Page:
Here’s the thing. Had I not cut the side off the plane I would still be flattening the back of the plane iron to dead flat. Not a whole lot different than believing the earth is flat. Having done that one very radical step I now know beyond doubt what I felt a theoretical knowledge of but couldn’t attest to it with good conscience: that there is enough force aplenty in the lever cap on the cap iron hump to force the cutter down hard on the frog or the leading edge of the rear aspect of the plane sole. No one ever spoke of or I suggest knew this until I began my work to bring the better plane (Stanley bench planes made to the Bailey-pattern developed by Leonard Bailey) back to the everyday working artisan. Combine that with the reality that we almost never, and I pretty much mean never ever, ever, need to adjust the frog more forward to get the better cut than lining up the back of the cutting iron with the fore edge of the sole and you will see and understand what I mean. Seeing that lever on the lever cam closing down the gap across the whole width even with twisted plane irons is revelatory.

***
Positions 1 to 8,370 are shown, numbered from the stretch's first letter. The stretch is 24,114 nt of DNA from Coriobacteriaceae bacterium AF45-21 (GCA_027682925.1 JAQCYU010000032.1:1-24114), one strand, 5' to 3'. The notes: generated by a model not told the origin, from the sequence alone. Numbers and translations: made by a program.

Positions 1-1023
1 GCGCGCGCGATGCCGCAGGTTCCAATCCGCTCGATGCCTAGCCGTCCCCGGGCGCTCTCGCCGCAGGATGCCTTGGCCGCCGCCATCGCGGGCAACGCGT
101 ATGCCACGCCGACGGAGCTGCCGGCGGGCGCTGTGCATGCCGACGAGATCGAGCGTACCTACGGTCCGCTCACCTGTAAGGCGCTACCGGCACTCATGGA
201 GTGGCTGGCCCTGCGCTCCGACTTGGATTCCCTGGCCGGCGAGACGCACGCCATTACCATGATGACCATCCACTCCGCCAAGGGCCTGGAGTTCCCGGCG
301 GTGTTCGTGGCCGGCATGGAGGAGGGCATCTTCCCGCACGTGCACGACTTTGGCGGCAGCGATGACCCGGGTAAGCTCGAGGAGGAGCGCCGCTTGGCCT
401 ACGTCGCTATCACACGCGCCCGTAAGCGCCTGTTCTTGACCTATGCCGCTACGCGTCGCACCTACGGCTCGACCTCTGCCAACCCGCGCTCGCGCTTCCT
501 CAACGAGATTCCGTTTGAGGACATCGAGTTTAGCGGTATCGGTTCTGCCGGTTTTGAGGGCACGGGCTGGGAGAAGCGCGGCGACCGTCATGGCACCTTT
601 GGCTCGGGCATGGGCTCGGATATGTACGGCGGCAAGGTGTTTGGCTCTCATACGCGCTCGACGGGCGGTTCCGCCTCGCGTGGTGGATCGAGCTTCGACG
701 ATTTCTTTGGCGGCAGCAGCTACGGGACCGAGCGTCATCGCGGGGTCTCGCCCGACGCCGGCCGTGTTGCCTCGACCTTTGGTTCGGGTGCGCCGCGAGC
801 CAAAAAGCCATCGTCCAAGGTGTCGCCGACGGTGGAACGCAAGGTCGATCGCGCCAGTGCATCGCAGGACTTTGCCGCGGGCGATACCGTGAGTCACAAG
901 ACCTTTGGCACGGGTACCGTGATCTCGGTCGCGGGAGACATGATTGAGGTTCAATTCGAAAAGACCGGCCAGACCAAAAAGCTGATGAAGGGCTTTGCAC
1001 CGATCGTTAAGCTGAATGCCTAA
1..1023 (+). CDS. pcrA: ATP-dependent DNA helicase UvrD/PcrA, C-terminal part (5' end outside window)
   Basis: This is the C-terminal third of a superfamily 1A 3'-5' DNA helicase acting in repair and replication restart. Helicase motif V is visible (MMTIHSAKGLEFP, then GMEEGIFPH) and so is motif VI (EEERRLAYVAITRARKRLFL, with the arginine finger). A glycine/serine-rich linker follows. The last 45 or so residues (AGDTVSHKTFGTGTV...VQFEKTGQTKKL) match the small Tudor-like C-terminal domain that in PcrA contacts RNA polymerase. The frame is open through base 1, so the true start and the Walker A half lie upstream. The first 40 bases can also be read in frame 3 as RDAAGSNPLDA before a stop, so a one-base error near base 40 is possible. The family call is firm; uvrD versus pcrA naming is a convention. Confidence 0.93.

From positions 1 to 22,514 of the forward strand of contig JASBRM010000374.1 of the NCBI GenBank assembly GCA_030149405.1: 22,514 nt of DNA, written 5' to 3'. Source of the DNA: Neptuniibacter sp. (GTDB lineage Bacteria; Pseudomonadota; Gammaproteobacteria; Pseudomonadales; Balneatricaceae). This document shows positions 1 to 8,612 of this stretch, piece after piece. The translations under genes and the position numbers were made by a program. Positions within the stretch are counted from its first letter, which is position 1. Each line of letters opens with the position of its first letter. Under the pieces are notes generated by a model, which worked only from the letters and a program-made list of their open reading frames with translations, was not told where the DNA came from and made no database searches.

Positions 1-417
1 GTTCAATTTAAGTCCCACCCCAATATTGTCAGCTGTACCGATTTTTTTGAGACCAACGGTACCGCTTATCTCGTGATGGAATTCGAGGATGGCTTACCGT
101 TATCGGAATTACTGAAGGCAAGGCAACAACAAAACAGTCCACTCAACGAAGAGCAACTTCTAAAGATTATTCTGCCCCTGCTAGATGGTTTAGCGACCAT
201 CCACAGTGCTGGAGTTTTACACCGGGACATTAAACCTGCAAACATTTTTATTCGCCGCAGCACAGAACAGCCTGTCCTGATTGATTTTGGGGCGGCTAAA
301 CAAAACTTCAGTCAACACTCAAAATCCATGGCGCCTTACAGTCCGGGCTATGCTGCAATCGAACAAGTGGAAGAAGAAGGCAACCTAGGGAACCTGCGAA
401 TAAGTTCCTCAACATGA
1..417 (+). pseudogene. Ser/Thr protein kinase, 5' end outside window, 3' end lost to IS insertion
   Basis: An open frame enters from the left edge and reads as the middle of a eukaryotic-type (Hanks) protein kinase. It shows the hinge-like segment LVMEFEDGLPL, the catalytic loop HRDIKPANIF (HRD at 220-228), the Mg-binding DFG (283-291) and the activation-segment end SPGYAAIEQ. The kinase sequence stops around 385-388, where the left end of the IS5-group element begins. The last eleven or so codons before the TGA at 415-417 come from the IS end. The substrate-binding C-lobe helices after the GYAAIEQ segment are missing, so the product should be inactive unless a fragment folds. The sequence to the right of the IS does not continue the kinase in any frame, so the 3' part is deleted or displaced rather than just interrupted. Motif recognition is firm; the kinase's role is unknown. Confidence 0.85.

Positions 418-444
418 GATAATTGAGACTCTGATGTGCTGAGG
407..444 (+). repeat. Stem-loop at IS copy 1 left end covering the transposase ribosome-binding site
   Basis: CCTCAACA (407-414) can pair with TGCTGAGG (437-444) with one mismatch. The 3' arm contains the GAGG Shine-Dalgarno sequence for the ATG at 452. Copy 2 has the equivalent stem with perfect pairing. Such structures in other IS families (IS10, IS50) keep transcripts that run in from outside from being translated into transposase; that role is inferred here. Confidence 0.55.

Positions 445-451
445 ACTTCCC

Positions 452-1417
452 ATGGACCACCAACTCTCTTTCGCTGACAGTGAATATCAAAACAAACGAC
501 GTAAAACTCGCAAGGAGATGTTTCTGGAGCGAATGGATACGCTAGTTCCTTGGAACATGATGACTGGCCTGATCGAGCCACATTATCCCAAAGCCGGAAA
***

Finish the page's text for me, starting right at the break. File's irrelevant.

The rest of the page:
11. Paul, Enjoy your posts. Planing to plane projects saves me a lot of time. When nothing fits, others think they have to drive somewhere, go buy something and pray it fits.

    Recently had a to make a tapered oak shim (3/4″ x 6′) to square a flush mount security door. Locks would not latch without a shim. A sixty year old door casing and trim had bowed a little;) What was needed: Filling a quarter inch gap tapering to nothing and ‘my’ sharp #4 worked well creating a 6′ shim. Fun fitting wood on site.

    Plan on planes when helping others.

    Keep posting,